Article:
MLB – Pro Baseball

Overview

Major League Baseball is a professionally managed baseball organization that was established in 1903. It’s among the four main professional leagues in Canada and the USA. Beloved by everyone from little leaguers to house cleaners to business executives, read on for the nitty gritty on America’s favorite pastime.

MLB currently consists of 30 teams which play in the National League and American League, and each league is made up of 15 teams each.

The NL and AL were established in 1876 and 1901 respectively. They operated as distinct legal entities for many years, but were merged into one organization in 2000.

The organization plays an active oversight role over minor baseball leagues that comprise of approximately 240 teams which are all affiliated with clubs in the main league.

MLB and the World Baseball-Softball Confederation are both responsible for managing the international World Baseball-Classic tournament.

How activities are conducted

Out of the 30 teams in MLB, only one is in Canada whereas twenty-nine are in the USA.

In each season, all the teams play a total of 162 games, after which five teams in each of the leagues proceed to a postseason tournament. The four-round tournament eventually leads to a World Series, a seven of the best championship series that occurs between the NL and AL.

Broadcasts of games in the MLB are usually aired through the whole of North America and in many other countries across the world via television, the internet and radio.

When compared to other sports leagues, MLB has the greatest season attendance that comprise of up to 74 million spectators every year.

Organizational structure

Major League Baseball is governed by the official MLB Constitution, a document that was composed many years ago but has undergone several revisions over the years.

The organization, under directions of the Baseball Commissioner, is responsible for hiring and maintaining umpiring crews, as well as negotiating marketing, human resource and television contracts.

It is professionally led and managed by the Baseball Commissioner, a Chief Operating Officer and six vice presidents who are in charge of baseball development, baseball operations, business, administration, labor relations, finance and human resources.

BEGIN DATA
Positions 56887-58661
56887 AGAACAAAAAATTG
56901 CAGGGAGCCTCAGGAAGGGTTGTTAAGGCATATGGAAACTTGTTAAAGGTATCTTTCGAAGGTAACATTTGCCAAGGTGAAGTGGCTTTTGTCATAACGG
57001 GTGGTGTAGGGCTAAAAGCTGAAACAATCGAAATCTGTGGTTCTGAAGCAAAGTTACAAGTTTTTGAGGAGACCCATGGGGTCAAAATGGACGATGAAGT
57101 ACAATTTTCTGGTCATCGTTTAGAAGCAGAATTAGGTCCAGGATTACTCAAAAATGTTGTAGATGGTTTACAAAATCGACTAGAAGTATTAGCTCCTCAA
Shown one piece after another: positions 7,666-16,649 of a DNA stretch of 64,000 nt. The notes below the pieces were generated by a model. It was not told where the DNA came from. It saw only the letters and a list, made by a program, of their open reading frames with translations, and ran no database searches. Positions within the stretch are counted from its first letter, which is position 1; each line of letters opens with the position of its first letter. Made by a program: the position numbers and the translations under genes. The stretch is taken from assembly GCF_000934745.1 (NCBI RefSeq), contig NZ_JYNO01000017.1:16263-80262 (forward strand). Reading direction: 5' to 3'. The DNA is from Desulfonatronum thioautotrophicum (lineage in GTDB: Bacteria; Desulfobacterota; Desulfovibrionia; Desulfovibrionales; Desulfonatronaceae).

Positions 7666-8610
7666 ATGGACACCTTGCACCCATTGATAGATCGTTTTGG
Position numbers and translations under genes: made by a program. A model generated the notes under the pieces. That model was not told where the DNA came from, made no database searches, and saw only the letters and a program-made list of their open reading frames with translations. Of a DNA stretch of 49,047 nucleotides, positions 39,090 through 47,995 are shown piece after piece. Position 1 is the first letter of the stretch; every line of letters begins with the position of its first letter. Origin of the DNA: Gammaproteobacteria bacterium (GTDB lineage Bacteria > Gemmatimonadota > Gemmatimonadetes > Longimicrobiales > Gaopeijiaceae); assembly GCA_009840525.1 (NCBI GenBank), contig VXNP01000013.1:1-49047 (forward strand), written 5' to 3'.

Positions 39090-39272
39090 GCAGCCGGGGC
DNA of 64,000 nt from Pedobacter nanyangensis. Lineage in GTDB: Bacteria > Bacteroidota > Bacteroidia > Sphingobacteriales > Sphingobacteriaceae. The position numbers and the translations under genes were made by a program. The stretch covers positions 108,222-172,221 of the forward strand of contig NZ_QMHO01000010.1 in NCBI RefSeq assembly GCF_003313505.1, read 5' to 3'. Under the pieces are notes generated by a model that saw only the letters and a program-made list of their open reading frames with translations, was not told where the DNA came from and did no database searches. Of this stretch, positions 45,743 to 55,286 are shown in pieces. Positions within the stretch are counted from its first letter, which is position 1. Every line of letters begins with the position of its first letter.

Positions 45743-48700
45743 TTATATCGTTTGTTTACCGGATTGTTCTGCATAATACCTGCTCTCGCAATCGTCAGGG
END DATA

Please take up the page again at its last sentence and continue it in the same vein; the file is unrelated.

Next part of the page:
League organization

In 2000, the two distinct legal entities (NL and AL) were dissolved to form one overall de jure league, Major League Baseball, albeit with two leagues taking the place of conferences.

The same regulations and rules are applicable in both leagues. However, the AL is also guided by the famous designated hitter rule, whereas the AL isn’t. This aspect (of difference in rules) is unique to MLB only.

MLB has many similarities with the National Hockey League, National Football League and National Basketball Association.

Major developments in baseball

As the popularity of baseball grew in the nineteen-sixties and seventies, many cities started building multi-purpose stadiums as an alternative to single purpose baseball stadiums.

Because of factors such as drastically changing climatic conditions and economic constraints, playing surfaces in the stadiums were made using artificial turf. They were also designed to assume oval shapes so as to accommodate both football and baseball games.

These factors changed the general nature of baseball, effectively putting higher premium on defense and speed instead of home run hitting-power. Additionally, the new fields were so big that players could not hit enough home runs.

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